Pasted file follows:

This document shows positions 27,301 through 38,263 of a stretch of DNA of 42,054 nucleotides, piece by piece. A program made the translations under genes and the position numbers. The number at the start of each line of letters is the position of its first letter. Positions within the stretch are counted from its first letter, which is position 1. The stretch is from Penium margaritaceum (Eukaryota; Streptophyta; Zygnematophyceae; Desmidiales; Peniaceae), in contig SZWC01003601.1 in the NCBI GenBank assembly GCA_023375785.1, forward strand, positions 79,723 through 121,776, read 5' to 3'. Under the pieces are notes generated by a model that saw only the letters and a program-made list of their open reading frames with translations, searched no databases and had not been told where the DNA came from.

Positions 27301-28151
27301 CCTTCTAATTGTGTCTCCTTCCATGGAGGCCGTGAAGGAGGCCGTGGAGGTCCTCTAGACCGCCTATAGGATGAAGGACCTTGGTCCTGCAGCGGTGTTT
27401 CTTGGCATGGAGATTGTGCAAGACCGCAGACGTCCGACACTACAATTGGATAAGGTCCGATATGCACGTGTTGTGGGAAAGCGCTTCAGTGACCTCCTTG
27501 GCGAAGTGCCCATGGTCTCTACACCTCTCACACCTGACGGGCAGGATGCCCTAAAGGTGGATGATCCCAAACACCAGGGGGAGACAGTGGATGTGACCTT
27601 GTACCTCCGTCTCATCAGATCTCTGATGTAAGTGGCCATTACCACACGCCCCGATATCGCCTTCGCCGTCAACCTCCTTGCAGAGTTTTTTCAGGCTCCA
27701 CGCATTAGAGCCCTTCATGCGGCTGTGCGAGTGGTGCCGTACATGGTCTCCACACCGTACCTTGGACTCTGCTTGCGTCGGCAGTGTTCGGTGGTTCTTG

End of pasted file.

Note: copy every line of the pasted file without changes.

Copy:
This document shows positions 27,301 through 38,263 of a stretch of DNA of 42,054 nucleotides, piece by piece. A program made the translations under genes and the position numbers. The number at the start of each line of letters is the position of its first letter. Positions within the stretch are counted from its first letter, which is position 1. The stretch is from Penium margaritaceum (Eukaryota; Streptophyta; Zygnematophyceae; Desmidiales; Peniaceae), in contig SZWC01003601.1 in the NCBI GenBank assembly GCA_023375785.1, forward strand, positions 79,723 through 121,776, read 5' to 3'. Under the pieces are notes generated by a model that saw only the letters and a program-made list of their open reading frames with translations, searched no databases and had not been told where the DNA came from.

Positions 27301-28151
27301 CCTTCTAATTGTGTCTCCTTCCATGGAGGCCGTGAAGGAGGCCGTGGAGGTCCTCTAGACCGCCTATAGGATGAAGGACCTTGGTCCTGCAGCGGTGTTT
27401 CTTGGCATGGAGATTGTGCAAGACCGCAGACGTCCGACACTACAATTGGATAAGGTCCGATATGCACGTGTTGTGGGAAAGCGCTTCAGTGACCTCCTTG
27501 GCGAAGTGCCCATGGTCTCTACACCTCTCACACCTGACGGGCAGGATGCCCTAAAGGTGGATGATCCCAAACACCAGGGGGAGACAGTGGATGTGACCTT
27601 GTACCTCCGTCTCATCAGATCTCTGATGTAAGTGGCCATTACCACACGCCCCGATATCGCCTTCGCCGTCAACCTCCTTGCAGAGTTTTTTCAGGCTCCA
27701 CGCATTAGAGCCCTTCATGCGGCTGTGCGAGTGGTGCCGTACATGGTCTCCACACCGTACCTTGGACTCTGCTTGCGTCGGCAGTGTTCGGTGGTTCTTG